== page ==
"They expected, when they saw us, that we were coming with food, but unfortunately we are just coming to talk to them. So they were not so happy about it," Turay said.

The city's poorer residents generally use the money they earn each day to buy food, making planning for a three-day lockdown impossible, said Miatta Rogers, a mother living in the west of Freetown.

"Things are not going smooth right now. Everyone is not happy," she said. "When the government makes a ruling like this, then we all just have to abide by it, but it is not very easy."

The World Food Program provided food packages including rice, beans and a form of porridge throughout the lockdown, though its staffers were not going door to door and were instead focused on serving houses placed under quarantine by medical teams, spokesman Alexis Masciarelli said Sunday.

The agency distributed two weeks' worth of rations to 20,000 households in slum communities just prior to the lockdown, he said.

Some residents of Bonga Town and other similar communities said the provisions they received were insufficient, Turay said.

Another volunteer, Kabarie Fofanah, said some families were refusing food outright out of fear it was poisoned. Both Turay and Fofanah said they encountered Freetown residents who feared the soap being distributed by outreach teams was poisoned and potentially lethal.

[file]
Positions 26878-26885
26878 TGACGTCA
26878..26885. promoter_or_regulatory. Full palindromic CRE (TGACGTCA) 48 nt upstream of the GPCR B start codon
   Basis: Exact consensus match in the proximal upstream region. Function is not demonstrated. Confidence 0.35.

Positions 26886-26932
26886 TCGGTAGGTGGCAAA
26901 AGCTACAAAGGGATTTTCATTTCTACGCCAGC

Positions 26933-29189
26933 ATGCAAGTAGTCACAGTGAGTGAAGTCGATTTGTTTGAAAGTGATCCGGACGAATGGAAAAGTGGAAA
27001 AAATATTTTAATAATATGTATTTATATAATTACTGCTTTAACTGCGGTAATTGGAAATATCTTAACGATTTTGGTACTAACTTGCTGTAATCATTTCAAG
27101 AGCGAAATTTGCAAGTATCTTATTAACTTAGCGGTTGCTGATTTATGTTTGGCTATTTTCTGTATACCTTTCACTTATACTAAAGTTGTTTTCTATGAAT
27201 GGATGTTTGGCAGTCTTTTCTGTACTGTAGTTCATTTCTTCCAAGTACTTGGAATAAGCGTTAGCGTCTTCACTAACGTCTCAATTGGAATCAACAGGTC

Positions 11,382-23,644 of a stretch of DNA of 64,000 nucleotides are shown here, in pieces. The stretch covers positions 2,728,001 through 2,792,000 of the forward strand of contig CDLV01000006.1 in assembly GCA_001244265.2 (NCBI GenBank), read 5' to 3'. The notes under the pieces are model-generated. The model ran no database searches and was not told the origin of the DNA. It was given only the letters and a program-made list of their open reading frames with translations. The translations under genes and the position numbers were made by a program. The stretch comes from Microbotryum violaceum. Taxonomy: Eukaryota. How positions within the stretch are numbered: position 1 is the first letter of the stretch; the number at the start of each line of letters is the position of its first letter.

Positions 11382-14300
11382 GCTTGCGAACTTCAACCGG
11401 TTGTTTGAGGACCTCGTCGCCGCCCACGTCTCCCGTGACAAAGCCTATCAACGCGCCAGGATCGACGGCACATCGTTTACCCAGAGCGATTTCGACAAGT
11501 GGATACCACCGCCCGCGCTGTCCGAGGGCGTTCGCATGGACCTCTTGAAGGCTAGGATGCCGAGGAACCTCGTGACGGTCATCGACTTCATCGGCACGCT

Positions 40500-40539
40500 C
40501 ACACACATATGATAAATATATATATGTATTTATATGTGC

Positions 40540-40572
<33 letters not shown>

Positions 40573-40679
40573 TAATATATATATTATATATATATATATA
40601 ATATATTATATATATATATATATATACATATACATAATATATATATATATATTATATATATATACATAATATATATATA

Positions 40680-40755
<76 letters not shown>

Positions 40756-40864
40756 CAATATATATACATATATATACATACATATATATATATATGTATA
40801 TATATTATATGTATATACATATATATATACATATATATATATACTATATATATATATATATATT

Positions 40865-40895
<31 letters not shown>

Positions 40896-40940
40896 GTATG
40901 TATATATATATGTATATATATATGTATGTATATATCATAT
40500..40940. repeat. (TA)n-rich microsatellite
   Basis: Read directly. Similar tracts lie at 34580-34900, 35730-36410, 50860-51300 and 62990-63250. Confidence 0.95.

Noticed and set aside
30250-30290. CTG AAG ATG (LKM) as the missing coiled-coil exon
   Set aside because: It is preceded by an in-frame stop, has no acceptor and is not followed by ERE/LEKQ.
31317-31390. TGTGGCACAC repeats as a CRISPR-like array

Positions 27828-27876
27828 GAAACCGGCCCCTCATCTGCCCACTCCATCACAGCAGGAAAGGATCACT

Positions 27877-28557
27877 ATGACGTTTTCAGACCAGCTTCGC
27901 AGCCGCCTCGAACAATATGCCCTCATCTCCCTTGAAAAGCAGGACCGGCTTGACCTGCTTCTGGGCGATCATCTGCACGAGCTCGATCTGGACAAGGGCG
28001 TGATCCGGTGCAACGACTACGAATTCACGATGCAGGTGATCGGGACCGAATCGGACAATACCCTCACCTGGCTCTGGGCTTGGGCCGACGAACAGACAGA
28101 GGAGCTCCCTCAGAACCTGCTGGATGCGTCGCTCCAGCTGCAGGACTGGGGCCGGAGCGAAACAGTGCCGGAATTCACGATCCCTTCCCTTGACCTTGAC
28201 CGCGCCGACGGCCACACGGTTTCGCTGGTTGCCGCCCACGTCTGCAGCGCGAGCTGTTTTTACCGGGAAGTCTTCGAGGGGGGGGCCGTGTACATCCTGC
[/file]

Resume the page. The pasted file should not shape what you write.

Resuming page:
"There was this lady shouting saying we want to kill her, she is not interested in the soap," Fofanah said. "We tried our level best to talk to her but she refused to take the soap. She is afraid."

Other reports said some families were removing stickers indicating their homes had been visited, in hopes of receiving more soap.

"Some are tired of the lockdown, but most are happy because they are afraid of the virus and they want to be protected and have this country be declared as Ebola-free," Fofanah said.

Officials say residents have overwhelmingly complied by staying in their homes. Only one incident of violence has been reported, when health workers trying to bury five bodies in a district 20 kilometers east of Freetown were attacked on Saturday.

After police reinforcements arrived, the health workers were eventually able to complete the burial.

The two other countries hit hardest by the outbreak are Liberia, which has recorded the highest number of cases and deaths, and Guinea, where the first cases were confirmed in March.

On Saturday, Guinean officials said five doctors contracted the disease while performing a Caesarean section on an infected woman in the capital, Conakry.

Dr. Sakoba Keita, national coordinator for Ebola, said the incident was due to the doctors' "carelessness" but also underscored how vulnerable health workers are to Ebola.

In Liberia on Sunday, officials opened a new 150-bed treatment center, the country's largest, in the Bushrod Island section of Monrovia. Four ambulances arrived almost immediately, full of sick patients.

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Corey-Boulet reported from Abidjan, Ivory Coast. Michael Duff in Freetown, Sierra Leone, Youssouf Bah in Conakry, Guinea, and Jonathan Paye-Layleh in Monrovia, Liberia, contributed to this report.